Stitch along the crease marking the midline but only between the pocket openings you marked. Do not stitch over the pocket openings! Make sure to reinforce the ends of your stitching lines to prevent the seams from ripping as you use your pockets.
Now it’s time to sew the side of the pockets. Stitch up from one side seam to the already sewn midline on the side of each pocket opening. I stitched about an inch away from the ends of the openings for each of the front pockets and about an inch and a half away from the ends of the opening for the back pocket. Can you see how the stitching has formed three pocket on the bottom half of the waistband in the two images above? Again, whatever width you choose here is fine. In fact, I kind of wish I’d added a little opening to that space in the center front since it would be perfect pocket for a single key.
Now it’s time to under stitch! Turn the waistband right side out, and separate the single layer that will make up the front of the waistband from everything else. Mark the ends of the pocket openings with pins since you don’t want to under stitch over them.
Under stitch through every layer but the single layer that will make up the front of the waistband. I’ve used pink thread here, which was easy to see against the white back of the polkadot but hard to see against the pink. Hopefully you can kind of make out the glow of the stitches.
Fold the waistband in half, and you’re finished! The waistband is now ready to stitch onto your garment, just as you typically would.
One note – I did not account for the turn of cloth for simplicity, which is why the bottom edges don’t meet. It’s a good idea to baste all of the waistband layers together before stitching them to your garment to make up for the difference in the turn of cloth. You wouldn’t want to forget, line up all of the edges, stitch your waistband onto your garment, only to see a bunch of weird puckers. Basting also helps to make sure you catch all of the layers when you stitch your waistband onto your garment, especially if you’re planning on using a serger for the seam. There’s nothing worse than having to unpick a merged seam for a loose raw edge of fabric! Well, maybe there are plenty of things that are actually worse than that, but you know what I mean!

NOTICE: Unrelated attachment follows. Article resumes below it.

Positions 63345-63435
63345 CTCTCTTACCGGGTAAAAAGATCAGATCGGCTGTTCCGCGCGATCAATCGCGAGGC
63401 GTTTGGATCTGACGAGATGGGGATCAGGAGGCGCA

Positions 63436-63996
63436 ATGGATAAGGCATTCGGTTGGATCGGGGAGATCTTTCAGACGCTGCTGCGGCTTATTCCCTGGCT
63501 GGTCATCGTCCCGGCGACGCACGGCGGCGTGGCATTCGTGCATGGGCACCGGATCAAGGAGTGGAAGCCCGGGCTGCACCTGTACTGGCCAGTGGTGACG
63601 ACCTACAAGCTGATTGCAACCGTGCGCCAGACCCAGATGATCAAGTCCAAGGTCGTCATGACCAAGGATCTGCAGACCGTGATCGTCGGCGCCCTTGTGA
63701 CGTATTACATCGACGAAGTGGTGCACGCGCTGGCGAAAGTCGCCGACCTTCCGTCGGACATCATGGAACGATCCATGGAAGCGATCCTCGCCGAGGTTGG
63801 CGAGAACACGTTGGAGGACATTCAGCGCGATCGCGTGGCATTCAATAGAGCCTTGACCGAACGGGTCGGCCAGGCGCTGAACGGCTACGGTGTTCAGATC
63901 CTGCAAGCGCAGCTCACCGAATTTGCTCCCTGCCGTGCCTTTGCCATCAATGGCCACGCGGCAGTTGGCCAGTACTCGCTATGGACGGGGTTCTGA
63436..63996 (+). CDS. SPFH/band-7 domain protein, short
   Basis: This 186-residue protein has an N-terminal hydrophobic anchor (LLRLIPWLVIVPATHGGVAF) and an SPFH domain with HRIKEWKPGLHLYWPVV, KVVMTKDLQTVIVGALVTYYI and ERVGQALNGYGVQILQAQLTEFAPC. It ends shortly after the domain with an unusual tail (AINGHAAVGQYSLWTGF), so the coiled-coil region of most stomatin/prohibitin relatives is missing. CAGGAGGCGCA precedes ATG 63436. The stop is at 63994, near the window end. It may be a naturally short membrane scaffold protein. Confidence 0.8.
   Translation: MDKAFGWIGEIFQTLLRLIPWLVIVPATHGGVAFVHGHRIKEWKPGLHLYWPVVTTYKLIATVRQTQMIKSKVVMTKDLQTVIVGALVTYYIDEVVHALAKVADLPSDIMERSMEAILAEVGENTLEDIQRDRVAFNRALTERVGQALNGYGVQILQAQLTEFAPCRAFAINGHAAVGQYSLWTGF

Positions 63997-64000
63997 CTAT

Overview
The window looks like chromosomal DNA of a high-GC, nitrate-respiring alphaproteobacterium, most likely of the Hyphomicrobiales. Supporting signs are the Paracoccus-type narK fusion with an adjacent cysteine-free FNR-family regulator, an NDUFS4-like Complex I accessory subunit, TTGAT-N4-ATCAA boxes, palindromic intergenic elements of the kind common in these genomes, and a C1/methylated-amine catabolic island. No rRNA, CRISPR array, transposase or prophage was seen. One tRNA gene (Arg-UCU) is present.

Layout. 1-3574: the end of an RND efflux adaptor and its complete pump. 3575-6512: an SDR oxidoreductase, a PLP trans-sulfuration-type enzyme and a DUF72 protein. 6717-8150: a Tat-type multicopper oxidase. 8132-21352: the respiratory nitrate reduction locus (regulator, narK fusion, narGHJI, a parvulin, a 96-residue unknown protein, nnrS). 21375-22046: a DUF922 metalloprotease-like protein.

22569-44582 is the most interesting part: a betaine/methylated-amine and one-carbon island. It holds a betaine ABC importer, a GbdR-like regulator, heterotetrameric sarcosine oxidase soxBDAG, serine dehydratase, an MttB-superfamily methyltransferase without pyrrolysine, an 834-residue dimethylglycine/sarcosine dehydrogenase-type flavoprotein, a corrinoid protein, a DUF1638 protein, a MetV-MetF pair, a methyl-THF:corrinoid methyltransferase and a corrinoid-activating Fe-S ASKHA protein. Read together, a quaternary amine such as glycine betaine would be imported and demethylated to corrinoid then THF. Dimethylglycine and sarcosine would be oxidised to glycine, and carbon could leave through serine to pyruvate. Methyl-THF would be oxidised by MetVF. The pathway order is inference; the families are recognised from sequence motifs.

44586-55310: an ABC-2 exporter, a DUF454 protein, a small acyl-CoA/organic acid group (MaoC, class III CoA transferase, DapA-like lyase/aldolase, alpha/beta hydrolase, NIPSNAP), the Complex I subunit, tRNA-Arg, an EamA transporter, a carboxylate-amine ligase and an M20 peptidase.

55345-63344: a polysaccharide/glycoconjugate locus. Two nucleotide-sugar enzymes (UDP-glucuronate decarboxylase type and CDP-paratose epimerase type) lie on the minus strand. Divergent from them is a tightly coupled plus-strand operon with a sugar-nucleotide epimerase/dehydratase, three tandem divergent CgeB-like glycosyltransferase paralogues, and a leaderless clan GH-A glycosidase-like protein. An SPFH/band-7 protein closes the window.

Let me know if you use this tutorial or if you have your own preferred method for adding extra pockets into stretchy waistbands like this!
UPDATE: After wearing the running skirts that I made with this tutorial, I’m not sure I’ve quite perfected my waistband-pocket-making methods just yet. You see, every time I bend over, the top of the waistband keeps flopping over, like so:
I’m not sure if the waistband is too high, if it needs some sort of interfacing, or what? I guess that’s what I get for getting so excited and writing a tutorial without first fully testing out my methods!